Fireside chat with Senior Director at Qualcomm Research Evgeni Gousev

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09 Nov, 2022

Fireside chat with Senior Director at Qualcomm Research Evgeni Gousev

#9 of our Voice of Innovation fireside chat series: Robotics and AI reporter Rachel Gordon speaks to Gousev, the co-founder of the TinyML foundation, on taking everything we know about machine learning and shrinking it down.

Wevolver and Syntiant are creating a series that explore the work of innovators and the future of pervasive AI. Syntiant is developing ultra-low-power AI processors. Because they believe in the importance of innovation, Syntiant is engaging in these fireside chats with engineers and designers who are on the cutting edge of their field.

In previous conversations we spoke with CEO and founder of Women in Voice Dr. Joan Palmiter Bajorek, The Things Industries CEO Wienke Giezeman,’s Daniel Kokotov, Star Wars Animatronic Designer Gustav Hoegen, and Fashiontech Designer Anouk Wipprecht.

Prospects for market growth for AI at the edge

Tiny Machine Learning- a fusion of ML techniques, algorithms, and hardware that allow you to process data on ultra-low-power devices on the edge of a network, packs a punch. Getting real-time insights from frugal models could unlock better sustainability from littering sensors throughout intelligent cities and environments. Moving from big to little is not without teething problems, but the diversity of the subfield is what Gousev believes breeds the most promise and excitement. “You give this technology to people, and they discover ways to use it for different applications. If you look at verticals, I see a lot of traction in tinyML and many opportunities in industrial IoT, because all industries are going through digitalization.” 

Gousev, who leads a Research and Development team focused on hardware systems, notes predictive maintenance, consumer electronics, and smart cities as proliferating use cases enabled by tinyML. One area he’s particularly interested in is accelerating healthcare. 

“Healthcare is usually a bit behind because of the regulations, data, and privacy. However, you can accomplish a lot in the space by putting tinyML devices on your body or in your environment, then and use this actionable information for whatever you're trying to discern. For example, many companies are developing better hearing aids using tinyML technology. There are boundless opportunities in this space – you can use as many examples as and as wild your imagination is.” 

Overuse of ML and deep learning

The hype curve that accompanied the explosion of deep learning led to a bit of gluttony, with the tantalizing temptation to throw the technology at every new problem. Overuse can have byproducts of unnecessary power consumption and useless insights.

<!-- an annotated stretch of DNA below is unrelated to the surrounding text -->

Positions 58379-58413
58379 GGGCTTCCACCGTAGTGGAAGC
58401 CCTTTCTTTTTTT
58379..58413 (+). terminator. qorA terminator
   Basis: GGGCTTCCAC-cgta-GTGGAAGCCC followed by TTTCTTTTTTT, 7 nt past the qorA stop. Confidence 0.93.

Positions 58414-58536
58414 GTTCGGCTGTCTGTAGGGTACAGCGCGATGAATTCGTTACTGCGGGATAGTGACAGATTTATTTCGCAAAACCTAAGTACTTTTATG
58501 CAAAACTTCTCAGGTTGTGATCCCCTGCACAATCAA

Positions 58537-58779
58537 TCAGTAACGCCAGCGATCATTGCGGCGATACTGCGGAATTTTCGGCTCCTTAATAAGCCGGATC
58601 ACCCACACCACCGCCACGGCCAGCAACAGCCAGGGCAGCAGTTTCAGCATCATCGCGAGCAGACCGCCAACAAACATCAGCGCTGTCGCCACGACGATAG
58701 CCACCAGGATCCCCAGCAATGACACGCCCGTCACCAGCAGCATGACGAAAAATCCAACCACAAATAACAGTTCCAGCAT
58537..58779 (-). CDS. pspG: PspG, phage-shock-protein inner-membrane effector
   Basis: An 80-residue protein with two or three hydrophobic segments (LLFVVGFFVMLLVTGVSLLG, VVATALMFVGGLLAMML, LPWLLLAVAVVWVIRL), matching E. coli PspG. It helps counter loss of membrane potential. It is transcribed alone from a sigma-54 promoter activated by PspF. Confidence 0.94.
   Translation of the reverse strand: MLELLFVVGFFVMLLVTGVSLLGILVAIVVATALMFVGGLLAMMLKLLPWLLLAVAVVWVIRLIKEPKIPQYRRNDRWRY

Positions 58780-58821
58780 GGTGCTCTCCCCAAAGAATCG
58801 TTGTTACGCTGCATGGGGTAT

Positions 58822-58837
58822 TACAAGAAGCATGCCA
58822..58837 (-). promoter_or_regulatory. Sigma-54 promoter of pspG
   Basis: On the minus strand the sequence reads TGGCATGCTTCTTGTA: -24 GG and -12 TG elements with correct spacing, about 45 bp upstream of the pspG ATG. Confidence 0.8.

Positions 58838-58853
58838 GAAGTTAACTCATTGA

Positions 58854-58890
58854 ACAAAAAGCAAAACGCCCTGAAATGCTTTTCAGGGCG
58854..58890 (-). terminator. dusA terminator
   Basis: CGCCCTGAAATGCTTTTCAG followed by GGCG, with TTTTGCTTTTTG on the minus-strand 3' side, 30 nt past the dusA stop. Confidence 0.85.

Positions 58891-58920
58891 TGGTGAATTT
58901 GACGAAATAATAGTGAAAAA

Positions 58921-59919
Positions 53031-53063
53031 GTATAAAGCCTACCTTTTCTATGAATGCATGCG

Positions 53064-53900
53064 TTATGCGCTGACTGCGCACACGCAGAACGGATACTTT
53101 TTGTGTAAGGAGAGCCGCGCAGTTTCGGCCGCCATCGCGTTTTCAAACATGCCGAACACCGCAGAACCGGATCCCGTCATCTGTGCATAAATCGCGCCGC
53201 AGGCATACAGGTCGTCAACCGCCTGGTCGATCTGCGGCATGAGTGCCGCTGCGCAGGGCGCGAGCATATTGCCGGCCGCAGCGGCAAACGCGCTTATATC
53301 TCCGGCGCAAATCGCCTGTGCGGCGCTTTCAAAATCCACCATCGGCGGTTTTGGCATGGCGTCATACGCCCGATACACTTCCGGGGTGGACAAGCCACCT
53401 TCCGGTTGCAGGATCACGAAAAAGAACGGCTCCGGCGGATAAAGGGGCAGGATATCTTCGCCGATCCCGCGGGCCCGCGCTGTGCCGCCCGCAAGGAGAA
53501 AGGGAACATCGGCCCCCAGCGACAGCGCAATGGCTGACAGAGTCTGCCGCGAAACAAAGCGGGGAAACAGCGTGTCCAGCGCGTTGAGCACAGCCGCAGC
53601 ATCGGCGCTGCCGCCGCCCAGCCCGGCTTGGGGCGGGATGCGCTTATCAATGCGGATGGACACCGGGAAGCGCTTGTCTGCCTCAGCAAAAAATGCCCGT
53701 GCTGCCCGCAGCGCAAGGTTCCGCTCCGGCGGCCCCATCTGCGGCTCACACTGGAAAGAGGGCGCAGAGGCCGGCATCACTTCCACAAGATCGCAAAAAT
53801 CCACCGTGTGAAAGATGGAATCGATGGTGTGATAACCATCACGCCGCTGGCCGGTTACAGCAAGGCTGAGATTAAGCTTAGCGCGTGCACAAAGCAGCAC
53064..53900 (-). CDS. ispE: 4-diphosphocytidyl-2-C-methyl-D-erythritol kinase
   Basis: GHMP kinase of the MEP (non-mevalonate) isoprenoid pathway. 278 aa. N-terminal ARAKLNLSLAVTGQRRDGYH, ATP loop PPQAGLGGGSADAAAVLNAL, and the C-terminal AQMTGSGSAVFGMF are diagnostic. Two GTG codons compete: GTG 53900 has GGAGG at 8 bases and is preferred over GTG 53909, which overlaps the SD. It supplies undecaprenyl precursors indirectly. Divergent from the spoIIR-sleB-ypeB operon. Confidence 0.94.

“You can use deep learning, but it’s not a panacea. It’s all about problem-solving, which tinyML enables on the technology and mindset side. It’s not about brute force approaches. It’s extremely important for people to realize that it’s not only deep learning. There are other tools. What we have seen recently in the past year or so is that many companies are adding classical algorithms to their tool chain, for example TensorFlow and classical algorithms, MATLAB is adding classical algorithms it in addition to CMN type of algorithms, because people realize you need to give these tools to the people. Then they will figure out what works best.” 

The community of tinyML

Gousev co-founded the tinyML foundation, bringing slews of intelligent brains together to work on tinyML for good to democratize the technology. His vision to empower users - not just subject matter experts - led to the birth of the foundation, which was started at Qualcomm roughly ten years ago. At its genesis, Gousev was working with partners like Google and also Syntiant, who was responsible for pioneering low-power research, and many other companies, to build up the ecosystem. 

“The beauty of the community is also in its diversity – you can do a lot of things in one company, two companies, and five companies but today, we have 45 tinyML groups in 37 countries, basically covering the whole world. Different countries have different aspects and different priorities in tinyML. For example, companies in Africa are developing these technologies to help their communities in various ways. Really, the community is very important in terms of the ideas, the brain power but also diversity. Everyone is bringing their unique end of the table. The tinyML Foundation’s mission is to see a new world with a trillion devices enabled by tinyML that work together autonomously to make a better and more sustainable world for all of us.”

More by Rachel Gordon

Communications and Media Relations Manager at CSAIL, MIT’s Computer Science and Artificial Intelligence Laboratory pioneers research in computing that improves the way people work, play, and learn.

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